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Windows 7 Ultimate 64 will not recognize all my ram, please help

Last response: in Memory
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September 14, 2011 5:56:14 AM

system:
mushkin pc3200 ddr400 4gb silverline
ASRock 939DUAL SATA2 Socket 939
BFG 9800 GTX+
AMD athlon 64 x2 3800+
Windows 7 ultimate 64


Ok, so my brother got new ram for his rig and we popped them in.... Bios sees all ram, CPU-Z sees all ram.... windows does not. Normally you might see it say something like 4gb memory (only 3gb useable). It does not state this. It shows "2.89 gb of ram"

I checked to see if the ram limiter was clicked in windows, it was not. I went into bios to see if i could remap ram, but couldnt find that function and wouldn't see the need to if the BIOS saw all 4gb of ram.

on a side note, the bios only showed the ram as ddr 333.... not 400.

Is the ram maybe sharing memory with the GPU? and is there a way to turn that off? and would it be beneficial to turn it off?

Please advise...
September 14, 2011 6:04:11 AM

Empty out three of your DIMMs (I am assuming (Never assume I know...) that you have 4 modules.

Test one module at a time until you find the one that isn't working. That would be my best guess.
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September 14, 2011 6:11:16 AM

Quote:
you say window say 2.89 gb of ram? my cpu usage show total memory ram of my computer exactly,i think there be something wrong with your win,maybe you should ghost your win or there some problem about hardware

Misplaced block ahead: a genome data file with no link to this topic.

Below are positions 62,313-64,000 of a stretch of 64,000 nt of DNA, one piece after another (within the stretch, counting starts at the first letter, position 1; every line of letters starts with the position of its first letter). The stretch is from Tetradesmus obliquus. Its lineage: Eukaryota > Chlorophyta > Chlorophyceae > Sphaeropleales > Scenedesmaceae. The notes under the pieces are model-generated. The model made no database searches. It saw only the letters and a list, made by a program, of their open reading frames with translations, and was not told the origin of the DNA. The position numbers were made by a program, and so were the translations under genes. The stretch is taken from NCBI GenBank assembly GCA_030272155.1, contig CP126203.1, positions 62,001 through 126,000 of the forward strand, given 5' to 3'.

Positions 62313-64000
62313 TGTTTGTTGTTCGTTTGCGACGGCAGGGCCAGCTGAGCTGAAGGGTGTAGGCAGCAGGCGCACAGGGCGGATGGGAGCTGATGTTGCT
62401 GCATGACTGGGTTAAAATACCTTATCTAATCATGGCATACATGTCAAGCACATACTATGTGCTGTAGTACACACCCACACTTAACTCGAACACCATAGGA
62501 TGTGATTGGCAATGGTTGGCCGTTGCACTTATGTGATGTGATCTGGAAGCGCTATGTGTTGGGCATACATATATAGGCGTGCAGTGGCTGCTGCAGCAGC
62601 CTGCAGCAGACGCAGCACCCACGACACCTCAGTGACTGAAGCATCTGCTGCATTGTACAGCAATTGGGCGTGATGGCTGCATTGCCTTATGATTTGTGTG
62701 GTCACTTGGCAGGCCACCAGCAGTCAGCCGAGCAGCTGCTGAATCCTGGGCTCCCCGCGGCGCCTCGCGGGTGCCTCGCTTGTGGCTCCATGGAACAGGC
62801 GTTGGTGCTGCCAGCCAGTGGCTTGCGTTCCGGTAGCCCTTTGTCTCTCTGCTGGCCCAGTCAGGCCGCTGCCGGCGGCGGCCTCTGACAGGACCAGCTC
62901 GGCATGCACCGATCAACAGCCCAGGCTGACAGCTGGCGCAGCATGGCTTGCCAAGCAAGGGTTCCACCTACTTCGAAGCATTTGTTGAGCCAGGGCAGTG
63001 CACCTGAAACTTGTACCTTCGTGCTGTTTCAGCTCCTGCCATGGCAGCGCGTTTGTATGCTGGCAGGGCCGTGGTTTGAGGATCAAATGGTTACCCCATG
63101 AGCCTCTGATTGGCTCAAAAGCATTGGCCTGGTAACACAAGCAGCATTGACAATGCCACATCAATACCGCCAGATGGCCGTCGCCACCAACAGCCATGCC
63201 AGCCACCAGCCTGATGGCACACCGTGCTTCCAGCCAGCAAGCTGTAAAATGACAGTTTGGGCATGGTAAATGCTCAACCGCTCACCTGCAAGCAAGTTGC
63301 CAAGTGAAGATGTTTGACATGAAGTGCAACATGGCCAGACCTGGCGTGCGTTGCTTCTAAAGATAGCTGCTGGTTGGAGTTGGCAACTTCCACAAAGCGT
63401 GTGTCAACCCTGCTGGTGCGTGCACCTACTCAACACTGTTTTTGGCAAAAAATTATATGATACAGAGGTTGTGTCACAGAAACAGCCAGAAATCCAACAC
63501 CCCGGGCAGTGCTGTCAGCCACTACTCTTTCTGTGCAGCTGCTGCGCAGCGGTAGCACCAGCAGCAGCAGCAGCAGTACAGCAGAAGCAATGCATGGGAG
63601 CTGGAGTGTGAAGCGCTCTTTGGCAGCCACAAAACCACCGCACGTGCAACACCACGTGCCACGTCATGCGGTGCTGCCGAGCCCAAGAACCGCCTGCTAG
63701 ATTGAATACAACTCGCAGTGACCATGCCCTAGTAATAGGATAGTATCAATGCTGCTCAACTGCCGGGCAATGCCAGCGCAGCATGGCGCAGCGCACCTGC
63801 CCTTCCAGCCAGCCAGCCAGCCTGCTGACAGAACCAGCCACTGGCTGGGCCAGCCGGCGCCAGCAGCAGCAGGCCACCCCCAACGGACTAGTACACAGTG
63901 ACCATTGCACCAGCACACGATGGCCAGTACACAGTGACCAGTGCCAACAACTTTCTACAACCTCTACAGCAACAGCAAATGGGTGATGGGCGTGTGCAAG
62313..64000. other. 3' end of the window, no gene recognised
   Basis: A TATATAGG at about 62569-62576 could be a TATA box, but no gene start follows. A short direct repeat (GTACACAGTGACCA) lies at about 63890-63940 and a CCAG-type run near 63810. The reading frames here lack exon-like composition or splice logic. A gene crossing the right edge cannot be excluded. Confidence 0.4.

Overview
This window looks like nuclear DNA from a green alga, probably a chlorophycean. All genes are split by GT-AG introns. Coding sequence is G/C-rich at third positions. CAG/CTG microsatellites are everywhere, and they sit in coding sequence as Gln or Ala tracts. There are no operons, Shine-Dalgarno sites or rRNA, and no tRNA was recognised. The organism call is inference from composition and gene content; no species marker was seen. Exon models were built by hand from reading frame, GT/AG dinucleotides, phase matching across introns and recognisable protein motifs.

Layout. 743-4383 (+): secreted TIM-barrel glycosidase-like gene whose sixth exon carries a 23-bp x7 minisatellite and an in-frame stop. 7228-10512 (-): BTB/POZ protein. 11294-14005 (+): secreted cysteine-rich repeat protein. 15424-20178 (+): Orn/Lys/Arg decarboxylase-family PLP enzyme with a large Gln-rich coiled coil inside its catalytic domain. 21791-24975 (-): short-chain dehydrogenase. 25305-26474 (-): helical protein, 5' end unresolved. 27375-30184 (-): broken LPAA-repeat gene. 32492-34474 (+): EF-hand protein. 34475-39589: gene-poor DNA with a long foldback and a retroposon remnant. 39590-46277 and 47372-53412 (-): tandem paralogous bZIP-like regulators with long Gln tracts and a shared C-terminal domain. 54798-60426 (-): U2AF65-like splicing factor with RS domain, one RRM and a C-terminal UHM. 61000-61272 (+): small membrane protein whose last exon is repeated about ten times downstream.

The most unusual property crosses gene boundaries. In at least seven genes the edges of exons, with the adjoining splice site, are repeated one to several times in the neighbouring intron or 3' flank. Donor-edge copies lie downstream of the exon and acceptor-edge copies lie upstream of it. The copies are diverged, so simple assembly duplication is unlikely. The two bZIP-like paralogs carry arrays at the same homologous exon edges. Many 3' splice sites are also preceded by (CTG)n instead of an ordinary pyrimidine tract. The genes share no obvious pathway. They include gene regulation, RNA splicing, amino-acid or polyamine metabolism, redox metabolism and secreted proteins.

well at first it was a lower number..... i went into bios and changed the AGP aperture from 4x to 1x and 64mb to 32.... then the amount of ram recognized in windows moved up to that number
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September 14, 2011 10:53:40 PM

i checked each stick 1 by 1 and they all booted to windows so i'm going to assume that the ram is fine.

at the post (not bios menus) screen though, is only sees 2996mb memory, same number as in windows. I don't understand that. The mobo does not have integrated graphics, and in bios it sees all sticks of ram totaling to 4096. I don't see any option to mess with the ram besides timings.

really confused, please help
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September 19, 2011 5:04:26 AM

Just the post?

Ok.

Listen to me carefully I will type slowly and keep my question simple for you. (Nothing personal... just a point I wish to emphasize...)



Have you enabled POST to do a big Memory check? Or do you allow the computer Bios to "Abbreviate" the post and move things quickly along?
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September 19, 2011 10:22:51 AM

x Heavy said:
Just the post?

Ok.

Listen to me carefully I will type slowly and keep my question simple for you. (Nothing personal... just a point I wish to emphasize...)



Have you enabled POST to do a big Memory check? Or do you allow the computer Bios to "Abbreviate" the post and move things quickly along?


I have not enabled post to do a big memory check (guess thats what instructions I'm asking for). I don't take anything personal when I'm asking for help. Imma newb when it comes to things as this so as long as I find a solution, it really doesnt matter how people wish to address my questions. Since I have not enabled POST to do a big memory check, I guess I am allowing bios to abbreviate the post.

How do I enable post to do a big mem check?
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September 19, 2011 3:56:45 PM